Imagine a windowless room in Brussels where hoards of junior lawyers sit and quietly (but clearly) dictate statements into a microphone.

Such was the way that companies seeking leniency or immunity in a cartel investigation were forced to supply information to the European Commission in order to protect confidentiality and prevent disclosure in civil litigation. While the potential discount from fines can be significant (€1.2 billion in one recent case), these generally pale in comparison to the risk of follow-on actions (where plaintiffs can be entitled to treble damages).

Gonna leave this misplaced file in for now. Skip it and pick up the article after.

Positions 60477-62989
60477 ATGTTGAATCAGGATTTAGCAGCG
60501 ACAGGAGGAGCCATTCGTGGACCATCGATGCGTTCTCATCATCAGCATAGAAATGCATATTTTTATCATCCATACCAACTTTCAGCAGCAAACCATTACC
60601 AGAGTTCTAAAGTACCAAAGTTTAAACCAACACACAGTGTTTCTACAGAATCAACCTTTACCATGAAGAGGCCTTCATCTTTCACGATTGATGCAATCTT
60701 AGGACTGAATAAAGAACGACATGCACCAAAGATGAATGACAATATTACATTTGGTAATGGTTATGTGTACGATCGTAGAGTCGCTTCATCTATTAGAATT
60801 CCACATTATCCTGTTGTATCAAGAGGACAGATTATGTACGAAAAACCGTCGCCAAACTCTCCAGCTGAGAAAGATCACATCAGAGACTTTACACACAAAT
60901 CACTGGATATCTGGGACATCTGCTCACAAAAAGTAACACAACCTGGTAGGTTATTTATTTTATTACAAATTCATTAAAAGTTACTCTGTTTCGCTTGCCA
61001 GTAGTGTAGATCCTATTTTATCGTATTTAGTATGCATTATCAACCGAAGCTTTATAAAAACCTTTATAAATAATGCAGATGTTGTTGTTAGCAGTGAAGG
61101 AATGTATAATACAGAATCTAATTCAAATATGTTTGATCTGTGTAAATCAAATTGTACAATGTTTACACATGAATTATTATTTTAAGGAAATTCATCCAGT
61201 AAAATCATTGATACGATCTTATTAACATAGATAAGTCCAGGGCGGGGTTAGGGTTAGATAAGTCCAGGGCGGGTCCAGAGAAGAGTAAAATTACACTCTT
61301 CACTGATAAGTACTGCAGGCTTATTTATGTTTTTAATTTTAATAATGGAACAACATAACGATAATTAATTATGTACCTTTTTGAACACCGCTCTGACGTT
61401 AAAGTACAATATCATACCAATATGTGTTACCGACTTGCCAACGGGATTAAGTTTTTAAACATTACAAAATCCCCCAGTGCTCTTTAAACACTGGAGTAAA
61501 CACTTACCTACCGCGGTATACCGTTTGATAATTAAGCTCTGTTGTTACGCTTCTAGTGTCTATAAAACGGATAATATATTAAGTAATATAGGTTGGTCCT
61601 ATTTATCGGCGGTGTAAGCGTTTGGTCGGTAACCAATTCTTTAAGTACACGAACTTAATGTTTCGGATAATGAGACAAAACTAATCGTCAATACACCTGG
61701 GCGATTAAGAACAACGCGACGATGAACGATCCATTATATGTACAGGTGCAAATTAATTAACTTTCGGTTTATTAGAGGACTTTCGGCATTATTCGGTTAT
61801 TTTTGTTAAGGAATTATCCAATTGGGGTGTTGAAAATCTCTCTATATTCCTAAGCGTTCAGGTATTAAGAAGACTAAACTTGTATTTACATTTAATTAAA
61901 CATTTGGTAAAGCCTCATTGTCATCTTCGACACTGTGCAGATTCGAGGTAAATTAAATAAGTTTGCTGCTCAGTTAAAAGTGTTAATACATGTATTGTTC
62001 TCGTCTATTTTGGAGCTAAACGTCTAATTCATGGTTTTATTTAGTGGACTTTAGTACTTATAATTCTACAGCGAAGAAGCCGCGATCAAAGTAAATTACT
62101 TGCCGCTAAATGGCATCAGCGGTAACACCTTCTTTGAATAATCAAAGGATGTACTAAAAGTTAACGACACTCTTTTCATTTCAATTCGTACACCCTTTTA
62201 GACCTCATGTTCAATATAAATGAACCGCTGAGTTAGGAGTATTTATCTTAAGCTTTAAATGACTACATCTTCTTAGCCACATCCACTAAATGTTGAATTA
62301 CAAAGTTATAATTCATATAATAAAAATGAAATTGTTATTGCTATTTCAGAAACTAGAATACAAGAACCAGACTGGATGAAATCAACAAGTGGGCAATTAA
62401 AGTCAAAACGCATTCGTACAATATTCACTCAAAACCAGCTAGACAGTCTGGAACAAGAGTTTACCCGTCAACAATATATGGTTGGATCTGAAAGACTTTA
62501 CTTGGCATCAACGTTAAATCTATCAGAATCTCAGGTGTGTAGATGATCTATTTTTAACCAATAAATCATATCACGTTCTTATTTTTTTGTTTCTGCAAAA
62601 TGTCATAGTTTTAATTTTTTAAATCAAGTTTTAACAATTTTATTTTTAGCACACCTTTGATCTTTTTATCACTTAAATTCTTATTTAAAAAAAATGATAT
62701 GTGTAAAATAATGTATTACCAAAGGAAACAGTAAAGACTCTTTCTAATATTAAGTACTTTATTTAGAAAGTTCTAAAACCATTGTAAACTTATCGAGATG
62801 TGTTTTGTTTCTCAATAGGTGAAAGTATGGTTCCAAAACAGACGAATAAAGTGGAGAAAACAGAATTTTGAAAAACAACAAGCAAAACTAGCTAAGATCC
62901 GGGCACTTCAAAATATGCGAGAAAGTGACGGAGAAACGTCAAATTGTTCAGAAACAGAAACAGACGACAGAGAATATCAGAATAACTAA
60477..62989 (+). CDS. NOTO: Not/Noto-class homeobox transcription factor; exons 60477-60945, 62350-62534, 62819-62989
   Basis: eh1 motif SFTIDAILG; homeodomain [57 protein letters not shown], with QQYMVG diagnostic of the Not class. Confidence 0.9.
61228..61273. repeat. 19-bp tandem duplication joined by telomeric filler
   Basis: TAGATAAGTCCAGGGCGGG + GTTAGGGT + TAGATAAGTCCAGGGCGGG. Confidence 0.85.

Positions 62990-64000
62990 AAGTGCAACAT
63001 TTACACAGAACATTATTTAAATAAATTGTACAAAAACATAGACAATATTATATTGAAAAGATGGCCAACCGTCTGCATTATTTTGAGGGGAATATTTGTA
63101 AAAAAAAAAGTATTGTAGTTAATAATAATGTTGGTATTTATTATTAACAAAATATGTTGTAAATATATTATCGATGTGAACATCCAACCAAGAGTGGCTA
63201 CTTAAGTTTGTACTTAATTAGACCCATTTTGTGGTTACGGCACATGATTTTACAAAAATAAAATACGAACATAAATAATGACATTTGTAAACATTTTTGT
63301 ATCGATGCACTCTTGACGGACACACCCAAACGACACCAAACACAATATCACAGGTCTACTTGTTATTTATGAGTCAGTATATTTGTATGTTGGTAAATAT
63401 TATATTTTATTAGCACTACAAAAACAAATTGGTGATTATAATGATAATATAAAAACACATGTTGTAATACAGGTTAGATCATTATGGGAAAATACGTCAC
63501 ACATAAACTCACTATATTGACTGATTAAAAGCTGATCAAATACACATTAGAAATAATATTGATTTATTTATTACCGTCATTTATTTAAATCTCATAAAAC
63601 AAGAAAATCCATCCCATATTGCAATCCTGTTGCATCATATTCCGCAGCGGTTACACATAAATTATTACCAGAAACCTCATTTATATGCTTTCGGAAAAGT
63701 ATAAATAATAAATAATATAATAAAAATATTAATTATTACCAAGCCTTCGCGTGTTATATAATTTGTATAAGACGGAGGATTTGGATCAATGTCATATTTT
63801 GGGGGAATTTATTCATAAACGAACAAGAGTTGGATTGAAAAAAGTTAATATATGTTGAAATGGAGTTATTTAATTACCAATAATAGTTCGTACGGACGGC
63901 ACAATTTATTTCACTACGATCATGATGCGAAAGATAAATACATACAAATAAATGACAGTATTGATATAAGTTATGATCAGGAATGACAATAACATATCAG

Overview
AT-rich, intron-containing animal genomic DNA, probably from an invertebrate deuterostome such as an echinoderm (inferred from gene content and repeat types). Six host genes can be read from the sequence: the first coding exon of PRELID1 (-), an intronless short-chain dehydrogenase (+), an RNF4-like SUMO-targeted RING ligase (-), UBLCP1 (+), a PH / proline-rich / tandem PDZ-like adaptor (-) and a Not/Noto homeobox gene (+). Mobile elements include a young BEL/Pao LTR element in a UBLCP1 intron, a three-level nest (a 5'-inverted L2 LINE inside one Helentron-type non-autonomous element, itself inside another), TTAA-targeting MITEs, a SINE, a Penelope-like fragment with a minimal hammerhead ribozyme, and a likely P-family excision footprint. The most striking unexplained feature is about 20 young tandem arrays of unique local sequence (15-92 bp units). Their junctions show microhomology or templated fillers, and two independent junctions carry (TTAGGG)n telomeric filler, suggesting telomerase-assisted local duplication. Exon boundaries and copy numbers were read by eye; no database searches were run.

All that changed this month when the Commission launched its new eLeniency tool for submitting these statements, which provide the same legal protections as the analog method. Because it is online, the tool can be accessed from anywhere in the world, saving crucial time and money (in the race for immunity, minutes can mean millions).

Technology is key in reducing the exorbitant cost to companies in defending themselves in antitrust investigations. Artificial intelligence, for example, has dramatically reduced how many documents need to be reviewed by human eyes for the purposes of e-disclosure.

This new tool should also relieve the Commission's workload and encourage more parties to come forward.

Corporate statements under the Leniency Notice that are made via eLeniency are protected against discovery in civil litigation, in the same way as oral submissions.